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Keywords:

  • aeromagnetics;
  • alkali metasomatism;
  • Earaheedy Basin;
  • gravity;
  • impact structure;
  • shatter cones;
  • Teague Granite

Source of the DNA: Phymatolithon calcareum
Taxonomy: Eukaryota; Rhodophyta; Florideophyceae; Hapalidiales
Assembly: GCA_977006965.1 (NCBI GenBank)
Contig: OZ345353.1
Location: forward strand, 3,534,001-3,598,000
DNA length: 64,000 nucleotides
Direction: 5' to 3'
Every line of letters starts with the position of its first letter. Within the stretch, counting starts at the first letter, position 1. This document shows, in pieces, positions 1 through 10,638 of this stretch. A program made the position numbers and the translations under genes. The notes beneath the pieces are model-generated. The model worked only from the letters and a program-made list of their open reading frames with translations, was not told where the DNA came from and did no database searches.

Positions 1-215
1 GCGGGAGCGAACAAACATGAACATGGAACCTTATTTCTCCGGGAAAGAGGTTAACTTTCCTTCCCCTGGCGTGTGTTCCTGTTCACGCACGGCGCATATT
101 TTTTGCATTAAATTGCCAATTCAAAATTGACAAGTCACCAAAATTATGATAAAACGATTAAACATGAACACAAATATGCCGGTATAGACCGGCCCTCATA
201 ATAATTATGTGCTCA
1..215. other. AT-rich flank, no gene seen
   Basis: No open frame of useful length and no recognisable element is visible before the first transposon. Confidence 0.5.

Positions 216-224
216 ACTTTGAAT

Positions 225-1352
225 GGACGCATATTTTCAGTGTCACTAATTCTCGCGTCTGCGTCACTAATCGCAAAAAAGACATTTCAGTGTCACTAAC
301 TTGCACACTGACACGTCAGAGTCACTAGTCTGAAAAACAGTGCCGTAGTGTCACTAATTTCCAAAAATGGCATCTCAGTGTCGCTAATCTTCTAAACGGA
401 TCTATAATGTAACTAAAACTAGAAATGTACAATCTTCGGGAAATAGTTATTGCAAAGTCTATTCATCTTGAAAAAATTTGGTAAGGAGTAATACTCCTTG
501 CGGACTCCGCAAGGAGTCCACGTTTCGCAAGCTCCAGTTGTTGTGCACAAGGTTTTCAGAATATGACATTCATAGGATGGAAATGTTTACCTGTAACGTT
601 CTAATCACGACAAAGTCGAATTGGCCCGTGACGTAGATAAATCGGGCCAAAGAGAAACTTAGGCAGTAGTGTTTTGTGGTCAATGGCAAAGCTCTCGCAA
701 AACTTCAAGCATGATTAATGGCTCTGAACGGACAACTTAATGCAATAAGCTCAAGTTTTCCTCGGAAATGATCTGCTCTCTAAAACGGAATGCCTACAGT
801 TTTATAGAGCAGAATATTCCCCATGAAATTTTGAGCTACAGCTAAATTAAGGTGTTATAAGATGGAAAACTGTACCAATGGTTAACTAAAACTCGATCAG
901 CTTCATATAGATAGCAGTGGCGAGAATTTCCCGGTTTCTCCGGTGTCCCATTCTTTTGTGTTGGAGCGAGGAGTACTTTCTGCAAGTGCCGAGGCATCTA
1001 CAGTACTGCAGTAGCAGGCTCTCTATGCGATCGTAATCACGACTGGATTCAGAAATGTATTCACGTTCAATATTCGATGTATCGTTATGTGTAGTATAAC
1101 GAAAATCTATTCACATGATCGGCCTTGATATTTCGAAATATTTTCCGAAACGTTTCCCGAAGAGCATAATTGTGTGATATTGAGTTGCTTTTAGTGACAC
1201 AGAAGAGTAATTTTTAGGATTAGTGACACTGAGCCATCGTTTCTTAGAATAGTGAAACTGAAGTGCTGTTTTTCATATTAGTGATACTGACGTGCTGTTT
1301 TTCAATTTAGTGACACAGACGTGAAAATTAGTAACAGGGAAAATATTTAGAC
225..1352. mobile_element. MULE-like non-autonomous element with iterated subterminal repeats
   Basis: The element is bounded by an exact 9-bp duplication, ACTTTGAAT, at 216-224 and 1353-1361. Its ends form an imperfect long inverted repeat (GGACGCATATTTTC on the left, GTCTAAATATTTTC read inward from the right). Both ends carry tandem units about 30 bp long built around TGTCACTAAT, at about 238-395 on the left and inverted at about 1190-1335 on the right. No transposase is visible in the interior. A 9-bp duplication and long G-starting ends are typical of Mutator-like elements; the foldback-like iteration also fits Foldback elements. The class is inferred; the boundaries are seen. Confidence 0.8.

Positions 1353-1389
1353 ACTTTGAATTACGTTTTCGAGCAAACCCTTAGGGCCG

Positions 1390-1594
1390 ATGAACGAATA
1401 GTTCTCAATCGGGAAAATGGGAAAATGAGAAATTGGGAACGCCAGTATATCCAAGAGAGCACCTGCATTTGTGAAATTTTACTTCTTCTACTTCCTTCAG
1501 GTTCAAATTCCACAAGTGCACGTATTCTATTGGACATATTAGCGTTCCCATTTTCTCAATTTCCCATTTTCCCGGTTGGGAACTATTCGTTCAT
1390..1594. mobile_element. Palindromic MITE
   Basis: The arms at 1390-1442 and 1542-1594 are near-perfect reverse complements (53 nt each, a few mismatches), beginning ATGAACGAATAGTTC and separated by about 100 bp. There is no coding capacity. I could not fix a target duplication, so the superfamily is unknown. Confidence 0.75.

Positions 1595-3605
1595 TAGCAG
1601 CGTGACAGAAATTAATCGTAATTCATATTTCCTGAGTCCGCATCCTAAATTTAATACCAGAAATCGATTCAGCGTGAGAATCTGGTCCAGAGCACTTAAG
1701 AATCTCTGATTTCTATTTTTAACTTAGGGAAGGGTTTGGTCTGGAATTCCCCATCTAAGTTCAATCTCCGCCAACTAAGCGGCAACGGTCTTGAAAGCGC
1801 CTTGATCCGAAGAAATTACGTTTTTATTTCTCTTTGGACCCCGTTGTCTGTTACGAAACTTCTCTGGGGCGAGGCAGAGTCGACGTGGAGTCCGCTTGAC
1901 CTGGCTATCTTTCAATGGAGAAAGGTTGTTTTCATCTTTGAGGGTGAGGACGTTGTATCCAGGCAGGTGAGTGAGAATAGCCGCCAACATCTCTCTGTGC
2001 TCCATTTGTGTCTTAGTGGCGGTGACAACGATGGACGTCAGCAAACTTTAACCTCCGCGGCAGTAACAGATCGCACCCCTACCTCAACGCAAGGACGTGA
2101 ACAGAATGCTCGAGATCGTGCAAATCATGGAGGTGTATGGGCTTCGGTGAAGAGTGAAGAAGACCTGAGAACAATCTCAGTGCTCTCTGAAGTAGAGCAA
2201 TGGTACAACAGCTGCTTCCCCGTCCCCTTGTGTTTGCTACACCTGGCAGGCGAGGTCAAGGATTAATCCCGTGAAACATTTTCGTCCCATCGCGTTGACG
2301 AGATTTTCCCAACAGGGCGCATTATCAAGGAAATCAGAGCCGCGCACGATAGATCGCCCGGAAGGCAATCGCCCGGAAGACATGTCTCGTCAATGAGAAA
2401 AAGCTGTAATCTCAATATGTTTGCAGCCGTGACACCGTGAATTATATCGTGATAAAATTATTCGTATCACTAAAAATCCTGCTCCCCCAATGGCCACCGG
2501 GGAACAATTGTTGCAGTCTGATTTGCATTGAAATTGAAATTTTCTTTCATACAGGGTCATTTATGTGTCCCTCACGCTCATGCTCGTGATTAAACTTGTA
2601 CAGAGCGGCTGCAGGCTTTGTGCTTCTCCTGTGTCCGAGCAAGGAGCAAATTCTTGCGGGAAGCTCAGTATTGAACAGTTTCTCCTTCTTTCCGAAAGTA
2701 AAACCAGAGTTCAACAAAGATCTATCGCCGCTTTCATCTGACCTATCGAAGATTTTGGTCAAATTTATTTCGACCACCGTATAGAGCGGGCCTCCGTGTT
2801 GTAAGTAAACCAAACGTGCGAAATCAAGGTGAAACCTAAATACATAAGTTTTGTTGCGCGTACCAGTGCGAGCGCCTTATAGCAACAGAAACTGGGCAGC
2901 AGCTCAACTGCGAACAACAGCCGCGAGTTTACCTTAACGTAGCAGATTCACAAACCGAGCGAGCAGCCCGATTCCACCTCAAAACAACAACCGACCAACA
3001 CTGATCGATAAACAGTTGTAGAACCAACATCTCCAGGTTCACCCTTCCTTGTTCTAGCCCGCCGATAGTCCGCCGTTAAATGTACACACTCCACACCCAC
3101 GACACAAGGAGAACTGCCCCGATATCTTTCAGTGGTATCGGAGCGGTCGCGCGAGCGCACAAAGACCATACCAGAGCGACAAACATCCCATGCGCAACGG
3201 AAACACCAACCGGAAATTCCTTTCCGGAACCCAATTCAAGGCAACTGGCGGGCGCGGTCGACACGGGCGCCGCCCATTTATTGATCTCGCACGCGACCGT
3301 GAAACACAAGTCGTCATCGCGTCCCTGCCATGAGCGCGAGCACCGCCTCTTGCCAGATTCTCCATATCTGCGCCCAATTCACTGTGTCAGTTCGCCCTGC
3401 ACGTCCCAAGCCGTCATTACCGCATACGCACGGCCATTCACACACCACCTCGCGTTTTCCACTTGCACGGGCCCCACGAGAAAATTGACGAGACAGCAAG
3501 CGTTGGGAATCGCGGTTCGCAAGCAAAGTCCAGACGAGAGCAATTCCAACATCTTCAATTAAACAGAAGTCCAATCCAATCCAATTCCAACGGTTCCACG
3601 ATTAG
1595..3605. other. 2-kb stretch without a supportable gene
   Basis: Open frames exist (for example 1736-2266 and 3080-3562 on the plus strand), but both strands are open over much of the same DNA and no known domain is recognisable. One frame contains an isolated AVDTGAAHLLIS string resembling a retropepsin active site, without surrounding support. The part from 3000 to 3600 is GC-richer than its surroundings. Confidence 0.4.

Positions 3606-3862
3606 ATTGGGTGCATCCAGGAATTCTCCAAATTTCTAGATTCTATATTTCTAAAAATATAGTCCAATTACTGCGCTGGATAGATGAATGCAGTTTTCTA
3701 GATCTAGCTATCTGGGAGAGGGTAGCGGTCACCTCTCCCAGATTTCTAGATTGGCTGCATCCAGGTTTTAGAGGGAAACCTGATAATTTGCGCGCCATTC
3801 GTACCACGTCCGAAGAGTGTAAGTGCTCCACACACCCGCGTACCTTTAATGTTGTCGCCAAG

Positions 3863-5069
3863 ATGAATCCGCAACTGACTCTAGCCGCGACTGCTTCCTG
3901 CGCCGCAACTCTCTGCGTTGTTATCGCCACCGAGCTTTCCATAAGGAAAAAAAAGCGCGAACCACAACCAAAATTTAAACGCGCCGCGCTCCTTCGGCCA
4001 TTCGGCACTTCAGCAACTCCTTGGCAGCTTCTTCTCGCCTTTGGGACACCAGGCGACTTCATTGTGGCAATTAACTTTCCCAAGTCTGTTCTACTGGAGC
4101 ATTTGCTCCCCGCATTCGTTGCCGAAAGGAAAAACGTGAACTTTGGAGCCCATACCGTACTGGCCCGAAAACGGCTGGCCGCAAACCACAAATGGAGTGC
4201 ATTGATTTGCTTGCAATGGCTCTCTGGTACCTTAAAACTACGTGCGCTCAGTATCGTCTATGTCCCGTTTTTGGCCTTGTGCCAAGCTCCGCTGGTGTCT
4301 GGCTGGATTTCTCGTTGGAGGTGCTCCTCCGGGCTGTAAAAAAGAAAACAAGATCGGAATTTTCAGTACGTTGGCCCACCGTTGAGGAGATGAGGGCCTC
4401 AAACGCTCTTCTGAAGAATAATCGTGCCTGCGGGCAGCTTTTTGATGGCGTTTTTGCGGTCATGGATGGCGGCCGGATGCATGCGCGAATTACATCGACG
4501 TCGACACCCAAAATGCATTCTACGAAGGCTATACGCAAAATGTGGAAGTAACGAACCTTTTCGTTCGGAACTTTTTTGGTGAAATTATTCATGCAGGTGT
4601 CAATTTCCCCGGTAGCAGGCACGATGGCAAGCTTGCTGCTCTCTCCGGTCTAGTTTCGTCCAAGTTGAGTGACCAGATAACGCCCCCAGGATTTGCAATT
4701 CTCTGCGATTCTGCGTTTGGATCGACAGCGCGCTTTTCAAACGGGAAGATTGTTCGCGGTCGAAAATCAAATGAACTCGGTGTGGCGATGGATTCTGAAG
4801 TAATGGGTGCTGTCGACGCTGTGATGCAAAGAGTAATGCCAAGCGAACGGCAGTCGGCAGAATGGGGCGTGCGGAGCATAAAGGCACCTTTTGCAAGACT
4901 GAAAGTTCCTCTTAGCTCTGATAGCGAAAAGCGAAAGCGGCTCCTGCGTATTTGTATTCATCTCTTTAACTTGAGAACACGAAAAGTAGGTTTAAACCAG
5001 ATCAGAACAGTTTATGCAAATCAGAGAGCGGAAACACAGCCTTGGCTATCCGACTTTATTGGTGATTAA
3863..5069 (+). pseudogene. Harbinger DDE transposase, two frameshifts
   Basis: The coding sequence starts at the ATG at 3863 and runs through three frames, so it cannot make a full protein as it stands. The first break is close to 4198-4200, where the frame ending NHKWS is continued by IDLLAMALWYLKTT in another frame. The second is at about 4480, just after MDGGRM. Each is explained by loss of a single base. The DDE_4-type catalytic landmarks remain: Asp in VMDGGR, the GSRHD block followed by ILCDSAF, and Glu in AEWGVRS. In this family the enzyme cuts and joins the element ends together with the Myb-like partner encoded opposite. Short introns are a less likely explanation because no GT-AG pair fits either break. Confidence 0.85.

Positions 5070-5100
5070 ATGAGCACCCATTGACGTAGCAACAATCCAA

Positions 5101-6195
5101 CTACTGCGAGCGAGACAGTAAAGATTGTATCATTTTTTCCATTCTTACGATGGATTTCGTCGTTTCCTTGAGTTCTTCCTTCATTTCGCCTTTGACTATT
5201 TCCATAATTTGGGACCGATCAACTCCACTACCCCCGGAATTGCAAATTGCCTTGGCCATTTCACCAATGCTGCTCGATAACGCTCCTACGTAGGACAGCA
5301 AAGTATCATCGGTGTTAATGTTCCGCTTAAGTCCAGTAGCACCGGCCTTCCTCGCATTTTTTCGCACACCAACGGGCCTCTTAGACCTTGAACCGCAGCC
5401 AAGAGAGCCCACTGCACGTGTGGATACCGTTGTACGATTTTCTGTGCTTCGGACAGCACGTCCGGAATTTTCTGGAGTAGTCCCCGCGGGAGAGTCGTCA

The Shoemaker impact structure, on the southern margin of the Palaeoproterozoic Earaheedy Basin, with an outer diameter of ∼30 km, consists of two well-defined concentric ring structures surrounding a granitoid basement uplift. The concentric structures, including a ring syncline and a ring anticline, formed in sedimentary rocks of the Earaheedy Group. In addition, aeromagnetic and geological field observations suggest that Shoemaker is a deeply eroded structure. The central 12 km-diameter uplift consists of fractured Archaean basement granitoids of syenitic composition (Teague Granite). Shock-metamorphic features include shatter cones in sedimentary rocks and planar deformation features in quartz crystals of the Teague Granite. Universal-stage analysis of 51 sets of planar deformation features in 18 quartz grains indicate dominance of sets parallel to ω {1013}, but absence of sets parallel to π {1012}, implying peak shock pressures in the range of 10–20 GPa for the analysed sample. Geophysical characteristics of the structure include a −100 µs−2 gravity anomaly coincident with the central uplift and positive circular trends in both magnetic and gravity correlating with the inner ring syncline and outer ring anticline. The Teague Granite is dominated by albite–quartz–K-feldspar with subordinate amounts of alkali pyroxene. The alkali-rich syenitic composition suggests it could either represent a member of the Late Archaean plutonic suite or the product of alkali metasomatism related to impact-generated hydrothermal activity. In places, the Teague Granite exhibits partial to pervasive silicification and contains hydrothermal minerals, including amphibole, garnet, sericite and prehnite. Recent isotopic age studies of the Teague Granite suggest an older age limit of ca 1300 Ma (Ar–Ar on K-feldspar) and a younger age limit of ca 568 Ma (K–Ar on illite–smectite). The significance of the K–Ar age of 568 Ma is not clear, and it might represent either hydrothermal activity triggered by impact-related energy or a possible resetting by tectonothermal events in the region.